It was an admittedly arduous and difficult assignment for Goldsmith, not only because Verhoeven is a challenging director to work with, but due to the story's unusual blend of sensuality and chilly atmosphere. There is no love on display in a positive sense in Basic Instinct, making the sex aspect difficult to adhere to the noir-like suspense that otherwise dominates. An ice-cold allure is precisely what Basic Instinct required in its music, and Goldsmith admirably succeeded in defining that oddly balanced soundscape. He also managed to capture the musical essence of an orgasm as well, perhaps more orchestrally graphic than ever heard before. His ensemble is familiar to his collectors, building off of the noir ambience of the National Philharmonic Orchestra and utilizing his usual array of synthesizers, performed live with the orchestra, on top of it to accentuate the contemporary and chilly personality of the thriller. The dangerous seduction embodied by the score represents the best entry in its sub-genre since John Barry's Body Heat, terrifying in its intelligent use of lighter instrumental tones to foreshadow unspeakable perversions. Hearing mystifying strings, woodwinds, keyboarding, harp, and piano as representatives of sexual tension beckons you to come closer while simultaneously trying to warn you that an ice pick in your eye socket is just around the corner. The string section carries the burden of the work, whimsically weaving through every cue of the score in high, ghostly tones suitable for a romantic haunted house story, perhaps an appropriate influence of Bernard Herrmann in suggesting not only a foggy reality, but the city of San Francisco as well. Of equal ominous innocence is the variety of woodwind tones, some of them actually keyboarded samples (as clearly evident at the end of "Catherine & Roxy") to accentuate their eeriness. An aggressively hammered piano in the extremely low ranges adds a distinction to this score that serves to illuminate the danger and suspense of the eroticism. Reverberating sound effects bounce around in the soundscape as a perfect representation of the mind-numbing (and drunken) confusion felt by Douglas' character and, by relation, the audience.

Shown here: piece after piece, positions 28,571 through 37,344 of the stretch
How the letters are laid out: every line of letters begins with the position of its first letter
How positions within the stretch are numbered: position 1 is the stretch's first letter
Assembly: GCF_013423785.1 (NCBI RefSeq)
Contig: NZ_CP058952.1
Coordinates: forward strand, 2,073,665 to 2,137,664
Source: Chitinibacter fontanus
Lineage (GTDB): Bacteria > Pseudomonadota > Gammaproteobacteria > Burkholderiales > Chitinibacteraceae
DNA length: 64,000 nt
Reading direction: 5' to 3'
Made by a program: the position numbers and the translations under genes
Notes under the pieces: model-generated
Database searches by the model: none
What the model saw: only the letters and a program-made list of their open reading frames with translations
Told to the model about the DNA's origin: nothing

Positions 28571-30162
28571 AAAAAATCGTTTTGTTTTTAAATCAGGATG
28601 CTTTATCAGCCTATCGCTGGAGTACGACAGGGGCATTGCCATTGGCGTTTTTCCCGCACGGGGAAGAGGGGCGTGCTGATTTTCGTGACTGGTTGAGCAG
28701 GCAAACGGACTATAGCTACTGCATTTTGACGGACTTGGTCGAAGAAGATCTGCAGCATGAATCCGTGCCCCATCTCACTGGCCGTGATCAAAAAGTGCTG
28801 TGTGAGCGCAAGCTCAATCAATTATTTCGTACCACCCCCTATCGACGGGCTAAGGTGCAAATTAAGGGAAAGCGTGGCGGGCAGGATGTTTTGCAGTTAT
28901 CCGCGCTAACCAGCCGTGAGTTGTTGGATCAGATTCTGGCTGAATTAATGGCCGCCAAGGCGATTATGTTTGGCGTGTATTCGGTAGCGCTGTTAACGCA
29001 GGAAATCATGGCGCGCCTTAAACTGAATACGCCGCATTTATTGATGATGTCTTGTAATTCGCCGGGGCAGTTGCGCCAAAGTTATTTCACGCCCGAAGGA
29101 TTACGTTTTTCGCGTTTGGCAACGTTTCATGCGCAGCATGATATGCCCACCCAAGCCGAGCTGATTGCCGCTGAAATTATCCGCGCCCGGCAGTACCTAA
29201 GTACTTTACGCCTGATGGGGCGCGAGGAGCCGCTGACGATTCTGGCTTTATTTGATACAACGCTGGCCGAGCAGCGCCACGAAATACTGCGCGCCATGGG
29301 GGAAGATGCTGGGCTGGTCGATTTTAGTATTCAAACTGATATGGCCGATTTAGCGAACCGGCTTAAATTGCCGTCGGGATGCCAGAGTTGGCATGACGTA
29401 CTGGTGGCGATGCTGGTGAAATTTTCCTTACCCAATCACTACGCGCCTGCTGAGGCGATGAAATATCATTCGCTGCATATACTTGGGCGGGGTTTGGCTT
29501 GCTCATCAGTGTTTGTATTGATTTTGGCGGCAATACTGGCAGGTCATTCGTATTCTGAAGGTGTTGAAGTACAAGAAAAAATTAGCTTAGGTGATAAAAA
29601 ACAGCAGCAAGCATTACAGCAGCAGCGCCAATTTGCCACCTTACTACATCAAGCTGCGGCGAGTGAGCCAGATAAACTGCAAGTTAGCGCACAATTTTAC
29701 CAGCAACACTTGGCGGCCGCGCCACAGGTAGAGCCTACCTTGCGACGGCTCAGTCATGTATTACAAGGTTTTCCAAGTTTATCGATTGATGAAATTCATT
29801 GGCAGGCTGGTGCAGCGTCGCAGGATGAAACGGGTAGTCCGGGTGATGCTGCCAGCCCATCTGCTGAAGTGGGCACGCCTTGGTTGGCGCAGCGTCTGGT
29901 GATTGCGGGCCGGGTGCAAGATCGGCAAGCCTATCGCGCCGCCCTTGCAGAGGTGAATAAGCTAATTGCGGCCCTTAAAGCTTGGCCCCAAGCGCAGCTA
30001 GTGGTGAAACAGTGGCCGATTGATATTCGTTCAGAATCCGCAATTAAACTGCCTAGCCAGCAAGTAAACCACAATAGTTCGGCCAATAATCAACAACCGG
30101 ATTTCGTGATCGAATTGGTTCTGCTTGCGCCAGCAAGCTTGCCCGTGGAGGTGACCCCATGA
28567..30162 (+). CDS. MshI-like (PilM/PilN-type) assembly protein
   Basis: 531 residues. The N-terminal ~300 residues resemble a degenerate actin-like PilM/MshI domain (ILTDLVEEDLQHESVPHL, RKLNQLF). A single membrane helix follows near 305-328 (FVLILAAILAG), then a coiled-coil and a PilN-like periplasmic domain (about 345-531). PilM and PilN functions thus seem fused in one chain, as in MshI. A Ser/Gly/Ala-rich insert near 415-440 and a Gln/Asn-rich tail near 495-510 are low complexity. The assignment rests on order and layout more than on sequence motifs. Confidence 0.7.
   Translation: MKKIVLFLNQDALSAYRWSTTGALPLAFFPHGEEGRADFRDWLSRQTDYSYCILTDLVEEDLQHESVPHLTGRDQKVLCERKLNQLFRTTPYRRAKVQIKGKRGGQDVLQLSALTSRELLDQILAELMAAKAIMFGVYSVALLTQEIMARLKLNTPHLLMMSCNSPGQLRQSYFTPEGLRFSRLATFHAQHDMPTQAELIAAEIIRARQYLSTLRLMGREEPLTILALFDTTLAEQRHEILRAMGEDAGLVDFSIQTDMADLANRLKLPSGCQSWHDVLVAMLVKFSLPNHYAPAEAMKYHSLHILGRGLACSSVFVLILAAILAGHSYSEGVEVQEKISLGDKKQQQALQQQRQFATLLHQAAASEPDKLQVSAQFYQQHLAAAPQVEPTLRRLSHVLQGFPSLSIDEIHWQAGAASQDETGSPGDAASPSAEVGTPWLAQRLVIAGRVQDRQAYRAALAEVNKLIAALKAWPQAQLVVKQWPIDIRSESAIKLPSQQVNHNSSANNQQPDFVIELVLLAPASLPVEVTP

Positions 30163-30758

Ratings Icon
Average: 3.93 Stars
***** 1,380 5 Stars
**** 1,155 4 Stars
*** 616 3 Stars
** 258 2 Stars
* 159 1 Stars
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Basic Instinct
Carlos García - September 20, 2021, at 12:23 a.m.
1 comment  (17 views)
jeanne tripplethorn
bubbabgone - November 15, 2012, at 2:38 p.m.
1 comment  (1605 views)
Looking for An Unending Story (Alternate)   Expand >>
maximus - January 24, 2008, at 4:03 p.m.
2 comments  (3670 views)
Newest: January 28, 2008, at 2:32 p.m. by
Minor Sound Glitch
Nick - March 28, 2005, at 1:31 p.m.
1 comment  (2969 views)
I wonder if Goldsmith heard this music in his head during his own orgasms after 1992
Julio Gomez - August 31, 2004, at 7:12 p.m.
1 comment  (2952 views)
Did you realize that....   Expand >>
xasvi - June 8, 2004, at 2:55 p.m.
2 comments  (3787 views)
Newest: August 8, 2004, at 1:21 p.m. by
Jay Mason

Track Listings Icon
Audio Samples   ▼
1992 Varèse Album Tracks   ▼Total Time: 44:25
• 1. Main Title (2:15)
• 2. Crossed Legs (4:50)
• 3. Night Life (6:03)
• 4. Kitchen Help (3:59)
• 5. Pillow Talk (5:00)
• 6. Morning After (2:29)
• 7. The Games Are Over (5:36)
• 8. Catherine's Sorrow (2:41)
• 9. Roxy Loses (3:17)
• 10. An Unending Story (7:56)
2004 Prometheus Album Tracks   ▼Total Time: 74:30
2015 Quartet Album Tracks   ▼Total Time: 125:33

Notes Icon
The insert of the original 1992 album includes a note from the director. The 2004 and 2015 albums' inserts feature detailed information about the film and score.
Copyright © 1996-2021, Filmtracks Publications. All rights reserved.
The reviews and other textual content contained on the site may not be published, broadcast, rewritten
or redistributed without the prior written authority of Christian Clemmensen at Filmtracks Publications. All artwork and sound clips from Basic Instinct are Copyright © 1992, 2004, 2015, Varèse Sarabande, Prometheus Records, Quartet Records and cannot be redistributed without the label's expressed written consent. Page created 12/13/96 and last updated 4/12/16.